TGCC 211 for 5
EWCC 136 a/o
TGCC won by 75 runs
Irony of ironies – for the first time since Pontius was a Pilate we have a glut of players ready to throw themselves into a friendly fixture – 13 in total – and we end up taking to the field with 10. Quite remarkable. The appearance of George Wilcock, our erstwhile 11th man, would actually have made this 10-a-side affair even more one-sided so for all concerned he was best off shopping for gnomes and bags of bark chippings or whatever foul family enterprise one gets up to on a Bank Holiday Monday.
Russell declared he wanted ‘time in the middle’ and thus set forth to plunder runs from an opposition made up of captain Tom Burgess (30-something) and his team who he could mathematically have sired himself. Lewis Bilbrough did likewise (batted, not sired) and they both looked very good for their 61 and 37 respectively. Comfortably the most lively pitch we play on but coming on to the bat very nicely, it was difficult to ascertain what is a good score but the inevitable progression towards 200 one suspected was enough. Williams (7) kept a remarkably cool head, not swishing until he couldn’t help himself. When Burgess finally threw off the wicket keeper gloves and bowled himself it was likely that the tempo would change, but a spate of toe-crushing Yorkers aside the runs still came at a healthy clip – Wheeler in particularly fine fettle for his 47 not out and Young a quick 17 – ensured, despite a few wickets at the death, a competitive 211 for 5.
Exhall tea is unique for its individual servings laid out ‘old school’. A nice respite before going out in the field to bowl at quite what no-one was sure.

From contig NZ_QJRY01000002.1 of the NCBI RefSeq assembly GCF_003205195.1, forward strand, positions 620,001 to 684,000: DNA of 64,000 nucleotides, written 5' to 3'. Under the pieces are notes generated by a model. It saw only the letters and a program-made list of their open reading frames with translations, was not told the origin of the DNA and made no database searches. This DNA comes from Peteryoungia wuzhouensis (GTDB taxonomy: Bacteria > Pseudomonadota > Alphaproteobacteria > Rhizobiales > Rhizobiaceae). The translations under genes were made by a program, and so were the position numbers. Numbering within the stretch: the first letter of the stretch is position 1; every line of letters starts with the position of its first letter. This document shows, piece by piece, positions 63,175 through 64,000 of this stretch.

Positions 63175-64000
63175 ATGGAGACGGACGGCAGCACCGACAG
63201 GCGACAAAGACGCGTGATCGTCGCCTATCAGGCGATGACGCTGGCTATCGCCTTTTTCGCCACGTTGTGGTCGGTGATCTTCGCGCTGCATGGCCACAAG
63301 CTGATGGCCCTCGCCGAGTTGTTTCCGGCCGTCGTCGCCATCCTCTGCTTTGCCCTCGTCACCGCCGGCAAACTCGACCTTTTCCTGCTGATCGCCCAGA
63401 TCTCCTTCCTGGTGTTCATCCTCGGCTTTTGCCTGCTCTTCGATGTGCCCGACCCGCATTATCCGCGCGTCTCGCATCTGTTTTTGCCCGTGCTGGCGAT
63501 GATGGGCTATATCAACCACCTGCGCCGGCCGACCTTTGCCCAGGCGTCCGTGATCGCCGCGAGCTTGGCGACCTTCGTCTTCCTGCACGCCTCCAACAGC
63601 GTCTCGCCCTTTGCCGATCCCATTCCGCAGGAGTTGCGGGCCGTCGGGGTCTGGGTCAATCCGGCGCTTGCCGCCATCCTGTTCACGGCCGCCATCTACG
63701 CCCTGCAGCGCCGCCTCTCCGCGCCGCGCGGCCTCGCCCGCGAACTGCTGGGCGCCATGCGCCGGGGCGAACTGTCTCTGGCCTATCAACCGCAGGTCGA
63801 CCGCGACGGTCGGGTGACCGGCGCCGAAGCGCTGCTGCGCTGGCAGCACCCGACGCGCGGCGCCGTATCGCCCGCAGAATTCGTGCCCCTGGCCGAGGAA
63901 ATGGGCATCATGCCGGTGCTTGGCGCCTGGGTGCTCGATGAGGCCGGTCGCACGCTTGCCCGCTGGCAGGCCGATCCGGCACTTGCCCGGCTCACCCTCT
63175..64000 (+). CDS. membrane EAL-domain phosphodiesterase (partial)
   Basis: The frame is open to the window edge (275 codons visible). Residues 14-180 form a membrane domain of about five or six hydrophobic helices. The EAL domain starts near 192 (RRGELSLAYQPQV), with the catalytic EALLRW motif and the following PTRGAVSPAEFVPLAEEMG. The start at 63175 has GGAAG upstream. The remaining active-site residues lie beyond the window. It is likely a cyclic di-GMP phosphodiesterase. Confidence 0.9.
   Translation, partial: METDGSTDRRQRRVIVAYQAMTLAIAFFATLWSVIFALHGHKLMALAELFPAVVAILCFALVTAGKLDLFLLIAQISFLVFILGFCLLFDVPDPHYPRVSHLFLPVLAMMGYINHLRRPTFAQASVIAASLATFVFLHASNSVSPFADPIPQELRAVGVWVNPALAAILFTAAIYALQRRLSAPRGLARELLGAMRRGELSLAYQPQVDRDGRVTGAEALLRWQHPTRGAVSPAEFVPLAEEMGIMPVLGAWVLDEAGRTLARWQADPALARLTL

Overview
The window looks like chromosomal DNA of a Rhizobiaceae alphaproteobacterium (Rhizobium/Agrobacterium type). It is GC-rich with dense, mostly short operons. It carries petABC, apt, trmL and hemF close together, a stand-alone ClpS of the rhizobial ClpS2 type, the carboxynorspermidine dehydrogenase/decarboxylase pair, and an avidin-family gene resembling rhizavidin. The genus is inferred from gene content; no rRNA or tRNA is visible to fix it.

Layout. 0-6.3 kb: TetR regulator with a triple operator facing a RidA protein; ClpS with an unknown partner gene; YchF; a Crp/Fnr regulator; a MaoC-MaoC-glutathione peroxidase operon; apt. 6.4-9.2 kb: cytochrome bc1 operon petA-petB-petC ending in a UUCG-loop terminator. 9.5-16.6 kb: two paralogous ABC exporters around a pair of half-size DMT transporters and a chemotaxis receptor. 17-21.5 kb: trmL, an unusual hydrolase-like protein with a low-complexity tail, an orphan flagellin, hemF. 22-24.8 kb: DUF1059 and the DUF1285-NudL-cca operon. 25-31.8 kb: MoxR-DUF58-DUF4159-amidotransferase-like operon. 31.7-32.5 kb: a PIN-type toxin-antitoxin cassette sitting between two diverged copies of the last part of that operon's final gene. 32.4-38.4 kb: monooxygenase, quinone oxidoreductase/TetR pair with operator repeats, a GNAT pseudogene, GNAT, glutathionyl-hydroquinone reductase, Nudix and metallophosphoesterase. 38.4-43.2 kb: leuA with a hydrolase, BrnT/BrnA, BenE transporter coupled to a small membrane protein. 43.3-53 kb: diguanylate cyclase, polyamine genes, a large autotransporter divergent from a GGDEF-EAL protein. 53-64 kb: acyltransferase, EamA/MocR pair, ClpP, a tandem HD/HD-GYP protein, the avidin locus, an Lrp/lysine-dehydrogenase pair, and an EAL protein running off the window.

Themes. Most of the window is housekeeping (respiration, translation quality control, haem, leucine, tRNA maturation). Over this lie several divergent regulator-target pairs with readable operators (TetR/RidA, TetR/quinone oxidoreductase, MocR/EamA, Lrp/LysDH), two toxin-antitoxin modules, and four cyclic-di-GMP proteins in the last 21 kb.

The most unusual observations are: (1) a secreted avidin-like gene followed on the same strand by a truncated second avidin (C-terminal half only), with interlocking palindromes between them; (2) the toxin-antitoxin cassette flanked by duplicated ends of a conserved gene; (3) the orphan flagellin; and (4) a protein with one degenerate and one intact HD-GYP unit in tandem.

As a huge bank holiday away crowd gathered with all sorts of waifs and strays from the stews of Alcester, streaming over the hill like some avenging mob, young Ben Ashfield charged down the hill, Howard Benjamin – who had spent the last three hours necking Longhorn – choosing the uphill route. Ashfield’s first over claimed an opener as he (accidentally) persisted with the short ball and McAdam juggled successfully down at long leg. Benjamin (4-1-13) does what Benjamin always does from the other end and the entire Exhall innings, and therefore the match result, very quickly boiled down to Burgess stays in, we lose, get Burgess out at any time at all before 212 is reached, we win. And so for the best part of an hour he heaved 79 runs with some extraordinary sixes crashing into the neighbourhood. Someone should have messaged Wilcock to pick up a few roof tiles while he was in the home improvement and DIY section. Very good spells from Alex Summers (6-1-25) and McAdam (when not bowling at Burgess), and quite remarkable fielding from Summers Senior (brilliant) and Williams (less so) but by now there was a game of ‘give him a single’ cat-and-mouse cricket playing out at which Grafton were always going to be out-manoeuvred. If Burgess stayed in, we lose – simple. So, the ball is tossed to Russell and the rest is history. The Inquisitorial Spanish devised some pretty ghastly modes of torture but nothing compared to being bowled at by Mark Russell when you’re flaying everything to the boundary and know full well that you will, oh you will, have to charge down the wicket and smash this insult towards the A46. And charge he did, three huge air-shots, before being bowled fourth ball. Russell’s reward was to bag a few cheap kids and, an Ashfield/Bilbrough run out aside, game over – 80-odd short.